You know, there is no shortage of "Diablo clones" out there. We've all played them, and we've probably enjoyed many. It's safe to say that "Diablo-esque" is a real word with real meaning -- something you can say to your gaming buddy and he'll know exactly what you mean. However, as with any other genre, it's very easy for it to become repetitive and boring. The initial thrill of the game or style that inspired the movement tends to pass away if developers continue to regurgitate it in the hopes of profiting from gamer nostalgia.

In some cases, it works pretty well. Torchlight, for example, is a lot of fun and easy enough to play -- as evidenced by the success of the game. The fact that it was really nothing new didn't stop us from having a lot of fun with it. The tales of an online version tantalize us, but wouldn't it be nice if we could play a Diablo-esque game that truly offers MMO benefits?

It's possible that we can with Fortune Online. I was asked to spend some time with the beta to see how it's going. Is it really a good choice for fans of top-down dungeon grinding? Click past the cut to see what I thought.

For starters, the game is graphically pretty dull. Granted, I did not reach max level and did not see the biggest monsters and most fantastic dungeons the game has to offer (I'm guessing) but there is something about the game that just feels a little blah. The fact that it runs in a browser is no excuse, as I have seen browser games do amazing things within the confines of Chrome and Firefox. Yes, the world is supposed to be dark, I am guessing, but that doesn't mean it needs to feel like it was all painted with a single brush.

The enemies you come across look nice enough; some of them look downright cool. In fact, many of them remind me of detailed, animated tabletop models -- a good thing. The animations are rough and sometimes blocky, but I imagine that some of that is a design decision. The developers were obviously going for a certain "retro" feel that reminds us of those years of hauling PCs to a local lan party. Unfortunately, we've seen those games before, and it takes a pretty amazing game to not only remind us of the better parts of some of those older experiences but make us feel as though we are playing something better or more fun. The rough animations are charming, but only for the first half hour of gameplay.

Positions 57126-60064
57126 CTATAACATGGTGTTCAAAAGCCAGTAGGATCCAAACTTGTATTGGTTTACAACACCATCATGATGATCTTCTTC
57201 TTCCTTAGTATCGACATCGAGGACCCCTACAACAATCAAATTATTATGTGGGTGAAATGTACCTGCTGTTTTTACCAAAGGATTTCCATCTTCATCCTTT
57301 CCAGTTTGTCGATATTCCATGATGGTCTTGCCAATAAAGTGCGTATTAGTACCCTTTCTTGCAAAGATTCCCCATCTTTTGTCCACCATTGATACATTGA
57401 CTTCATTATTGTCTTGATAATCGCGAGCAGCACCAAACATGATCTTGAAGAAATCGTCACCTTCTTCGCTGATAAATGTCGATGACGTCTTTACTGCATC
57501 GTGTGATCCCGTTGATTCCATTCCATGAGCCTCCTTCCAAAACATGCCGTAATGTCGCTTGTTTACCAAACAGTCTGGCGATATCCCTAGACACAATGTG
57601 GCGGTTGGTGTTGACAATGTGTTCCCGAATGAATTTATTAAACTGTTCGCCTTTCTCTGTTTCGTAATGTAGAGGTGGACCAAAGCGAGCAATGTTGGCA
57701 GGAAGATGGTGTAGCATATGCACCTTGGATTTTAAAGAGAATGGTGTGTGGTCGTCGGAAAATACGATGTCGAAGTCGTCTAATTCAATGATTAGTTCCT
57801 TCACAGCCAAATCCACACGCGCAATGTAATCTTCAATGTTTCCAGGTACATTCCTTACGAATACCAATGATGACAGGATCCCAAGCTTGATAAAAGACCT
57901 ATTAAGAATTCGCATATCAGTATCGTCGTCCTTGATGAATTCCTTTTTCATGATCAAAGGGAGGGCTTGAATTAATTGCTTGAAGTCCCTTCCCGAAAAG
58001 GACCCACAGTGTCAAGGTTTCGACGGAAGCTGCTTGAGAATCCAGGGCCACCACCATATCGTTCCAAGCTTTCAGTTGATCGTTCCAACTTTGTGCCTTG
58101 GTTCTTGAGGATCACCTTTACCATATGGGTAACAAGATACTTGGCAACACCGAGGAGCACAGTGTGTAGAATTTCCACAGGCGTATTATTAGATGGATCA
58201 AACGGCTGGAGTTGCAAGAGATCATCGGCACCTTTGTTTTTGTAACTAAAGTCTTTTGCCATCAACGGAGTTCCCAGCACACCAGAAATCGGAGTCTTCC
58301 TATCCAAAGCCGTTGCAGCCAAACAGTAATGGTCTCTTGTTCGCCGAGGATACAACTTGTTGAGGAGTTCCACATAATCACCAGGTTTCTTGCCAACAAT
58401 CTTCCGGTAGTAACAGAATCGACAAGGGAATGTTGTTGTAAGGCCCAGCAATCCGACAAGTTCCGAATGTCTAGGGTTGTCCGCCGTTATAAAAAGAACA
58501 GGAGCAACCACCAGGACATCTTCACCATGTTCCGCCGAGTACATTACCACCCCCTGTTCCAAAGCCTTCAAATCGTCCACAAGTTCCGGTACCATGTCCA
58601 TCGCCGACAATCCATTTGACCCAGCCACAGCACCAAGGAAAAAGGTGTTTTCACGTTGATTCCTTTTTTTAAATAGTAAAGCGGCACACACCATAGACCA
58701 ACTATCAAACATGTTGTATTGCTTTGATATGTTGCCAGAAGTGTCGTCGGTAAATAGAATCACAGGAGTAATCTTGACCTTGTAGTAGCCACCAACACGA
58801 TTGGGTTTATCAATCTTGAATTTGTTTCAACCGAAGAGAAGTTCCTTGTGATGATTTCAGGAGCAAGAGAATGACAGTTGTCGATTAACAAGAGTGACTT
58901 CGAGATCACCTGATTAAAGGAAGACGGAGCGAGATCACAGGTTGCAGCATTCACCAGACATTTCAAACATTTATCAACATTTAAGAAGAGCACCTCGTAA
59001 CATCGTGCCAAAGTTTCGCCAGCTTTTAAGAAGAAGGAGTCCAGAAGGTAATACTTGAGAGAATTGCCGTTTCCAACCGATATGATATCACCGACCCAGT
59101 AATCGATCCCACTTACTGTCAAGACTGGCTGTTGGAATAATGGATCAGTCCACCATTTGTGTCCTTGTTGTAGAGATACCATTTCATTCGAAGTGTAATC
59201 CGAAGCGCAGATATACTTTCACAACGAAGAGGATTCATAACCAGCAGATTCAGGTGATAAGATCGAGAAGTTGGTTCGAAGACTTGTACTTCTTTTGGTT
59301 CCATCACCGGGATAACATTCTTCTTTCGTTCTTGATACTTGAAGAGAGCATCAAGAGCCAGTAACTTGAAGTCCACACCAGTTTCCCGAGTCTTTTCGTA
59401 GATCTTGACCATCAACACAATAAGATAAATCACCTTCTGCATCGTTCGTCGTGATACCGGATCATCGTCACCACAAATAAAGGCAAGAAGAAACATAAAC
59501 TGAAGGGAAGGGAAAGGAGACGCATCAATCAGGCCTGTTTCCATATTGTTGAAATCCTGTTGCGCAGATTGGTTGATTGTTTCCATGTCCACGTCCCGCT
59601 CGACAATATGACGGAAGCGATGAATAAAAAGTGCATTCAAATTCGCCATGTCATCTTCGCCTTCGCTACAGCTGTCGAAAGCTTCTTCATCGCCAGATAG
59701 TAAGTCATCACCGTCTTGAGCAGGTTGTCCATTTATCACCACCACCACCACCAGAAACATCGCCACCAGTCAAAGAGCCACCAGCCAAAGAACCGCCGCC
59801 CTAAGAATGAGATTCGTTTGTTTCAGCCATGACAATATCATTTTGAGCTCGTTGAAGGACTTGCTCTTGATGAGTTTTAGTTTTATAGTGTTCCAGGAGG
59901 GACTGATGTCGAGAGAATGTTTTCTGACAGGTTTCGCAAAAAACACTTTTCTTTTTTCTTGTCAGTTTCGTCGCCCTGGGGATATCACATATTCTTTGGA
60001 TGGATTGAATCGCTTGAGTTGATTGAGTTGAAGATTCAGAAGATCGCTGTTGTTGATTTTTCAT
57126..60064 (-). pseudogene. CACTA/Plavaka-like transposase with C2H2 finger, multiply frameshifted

"I spent a lot of time running through mobs of enemies, hoping to find my way. Usually, I succeeded, but sometimes I just took what I call a "death taxi" -- dying in the hopes of saving a long trip back home."

I spent some time grinding away at skeletons (so many skeletons) and running through areas, lost. The item I had that was meant to teleport me back to town would never work (I clicked it, double-clicked it, and tried to eat the damn thing), and so I spent a lot of time running through mobs of enemies, hoping to find my way. Usually, I succeeded, but sometimes I just took what I call a "death taxi"-- dying in the hopes of saving a long trip back home. Of course, the game is in "beta" right now, but we all know that has about as much meaning as "testing." An MMO is always testing and always in a beta state. If not, there is a severe lack of development going on. I do think that the minor issues the game has can be fixed pretty easily, but again I'll have to wait and see. Perhaps playing through "beta" after "beta" has hardened me a bit, but let's just say that "I'll believe it when I see it" is my new favorite quote.